I have completed the restoration of the 1960s-era Stanley hand plane I wrote about in “Hand Plane Quest.” Let me tell you that while I clearly have a lot to learn (and tweak) about this tool, it is already a lot of fun to use – and it has allowed me to finish a couple projects here in my apartment that were nagging me.
The only real sticking point in the tune-up process was sharpening the iron, a first-time practice for me that was accompanied by another of the usual challenges – money. I tallied up costs for new waterstones and a honing guide, and ended up simply freehanding it with my old waterstones. They are too narrow for the job. I couldn’t seem to get an adequate stroke going with the iron.
I checked my credit card balance again and called Ron Hock – a man I have needed to meet anyway. (I have already had an excellent tour and an amazing day at Lie-Nielsen, with Robin Macgregor and crew.) Ron would not listen to my credit card number. Since I don’t actually do tool reviews, this was an act of stupendous generosity for which I am deeply grateful.
Nonetheless, there will come a day when I need to sharpen my plane iron. Some say, in fact, that you should sharpen a new iron the day you receive it. When that day comes, I will be deciding between the freehand method and honing guide use. Which method do you prefer? Tell us in the comments section.
I have selected a couple opinions on the matter. The first comes from Christopher Schwarz and his totally comprehensive book, “Handplane Essentials” – a digital download that I keep right by my side at all times in the learning process. (Buy a copy yourself and follow along. It is also available in paperback.) The counterpoint opinion is from none other than Joel Moskowitz of Tools for Working Wood. Enjoy!
More often than not, I use a honing guide when sharpening. Though I can (and do) sharpen without them, I find them to be brilliant at providing repeatable and quick results. And when I teach sharpening, I like to show students how to use a guide. Many woodworkers sharpen infrequently and have difficulty training their hands to do what they want every single time.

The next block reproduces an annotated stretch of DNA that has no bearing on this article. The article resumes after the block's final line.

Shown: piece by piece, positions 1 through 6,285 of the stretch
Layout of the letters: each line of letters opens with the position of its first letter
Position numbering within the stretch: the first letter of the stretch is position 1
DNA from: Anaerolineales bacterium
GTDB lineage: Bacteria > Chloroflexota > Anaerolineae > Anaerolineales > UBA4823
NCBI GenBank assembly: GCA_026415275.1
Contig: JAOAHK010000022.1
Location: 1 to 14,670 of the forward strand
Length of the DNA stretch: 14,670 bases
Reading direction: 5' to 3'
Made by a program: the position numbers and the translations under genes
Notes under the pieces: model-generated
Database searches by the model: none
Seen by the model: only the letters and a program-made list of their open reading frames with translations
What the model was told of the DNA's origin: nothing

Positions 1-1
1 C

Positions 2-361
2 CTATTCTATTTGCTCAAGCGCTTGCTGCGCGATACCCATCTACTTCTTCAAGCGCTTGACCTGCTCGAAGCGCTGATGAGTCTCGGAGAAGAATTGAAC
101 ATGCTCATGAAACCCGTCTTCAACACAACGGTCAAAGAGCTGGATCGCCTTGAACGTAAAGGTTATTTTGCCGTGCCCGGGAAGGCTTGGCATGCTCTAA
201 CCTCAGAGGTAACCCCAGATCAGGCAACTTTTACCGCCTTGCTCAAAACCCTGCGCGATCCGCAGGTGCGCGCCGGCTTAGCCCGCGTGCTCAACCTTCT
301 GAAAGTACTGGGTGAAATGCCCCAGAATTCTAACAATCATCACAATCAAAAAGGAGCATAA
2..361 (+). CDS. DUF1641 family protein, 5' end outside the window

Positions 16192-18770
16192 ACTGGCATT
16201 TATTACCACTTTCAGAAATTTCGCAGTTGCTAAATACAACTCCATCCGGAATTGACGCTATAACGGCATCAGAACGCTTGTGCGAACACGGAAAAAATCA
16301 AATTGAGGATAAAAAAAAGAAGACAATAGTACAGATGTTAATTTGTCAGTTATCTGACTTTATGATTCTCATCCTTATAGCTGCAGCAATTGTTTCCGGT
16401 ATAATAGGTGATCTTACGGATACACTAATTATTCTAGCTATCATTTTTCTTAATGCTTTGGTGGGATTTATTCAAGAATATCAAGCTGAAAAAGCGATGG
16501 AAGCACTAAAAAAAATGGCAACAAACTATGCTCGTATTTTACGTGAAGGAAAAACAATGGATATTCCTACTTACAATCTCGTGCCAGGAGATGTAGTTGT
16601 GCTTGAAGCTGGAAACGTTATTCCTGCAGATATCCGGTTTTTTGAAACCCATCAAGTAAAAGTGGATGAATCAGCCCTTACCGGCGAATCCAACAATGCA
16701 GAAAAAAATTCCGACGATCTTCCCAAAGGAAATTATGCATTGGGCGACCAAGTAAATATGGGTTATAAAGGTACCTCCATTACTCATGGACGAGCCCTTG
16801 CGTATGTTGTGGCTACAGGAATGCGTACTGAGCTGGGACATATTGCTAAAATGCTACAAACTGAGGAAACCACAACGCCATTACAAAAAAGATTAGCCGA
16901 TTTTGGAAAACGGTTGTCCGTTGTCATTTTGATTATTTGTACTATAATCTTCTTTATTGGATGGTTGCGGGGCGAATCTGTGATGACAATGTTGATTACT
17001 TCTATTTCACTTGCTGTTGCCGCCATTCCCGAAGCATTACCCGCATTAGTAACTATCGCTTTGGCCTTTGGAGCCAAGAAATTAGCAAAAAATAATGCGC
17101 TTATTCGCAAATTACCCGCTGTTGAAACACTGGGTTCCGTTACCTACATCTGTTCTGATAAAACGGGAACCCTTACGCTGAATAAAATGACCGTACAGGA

I disagree with a lot of teachers in the field on the subject of honing guides. These are teachers whom I respect, so it bothers me that I disagree with them. A lot of them say if they show sharpening using a jig, students will get sharp tools right away. Students won’t be discouraged and will be able to go on to building a project. Maybe there’s some truth to this, but I think students would end up with sharp tools and the ability to progress if they were instructed that freehand sharpening is a basic skill they could easily master.
Freehand sharpening the way we teach it is faster and more repeatable than using a guide because you don’t have to continually build secondary bevels. You can trivially sharpen and also include a true micro-bevel that can easily be erased with each sharpening (which improves overall performance, not just edge strength). And of course you can sharpen any tool, because the technique for one tool is the same for the others.
When I teach people good hand technique and they practice, most of them find the experience liberating. And with their newfound skills they’re able to trust their hands for more and more complicated work earlier on in their training.
–Joel Moskowitz, Tools For Working Wood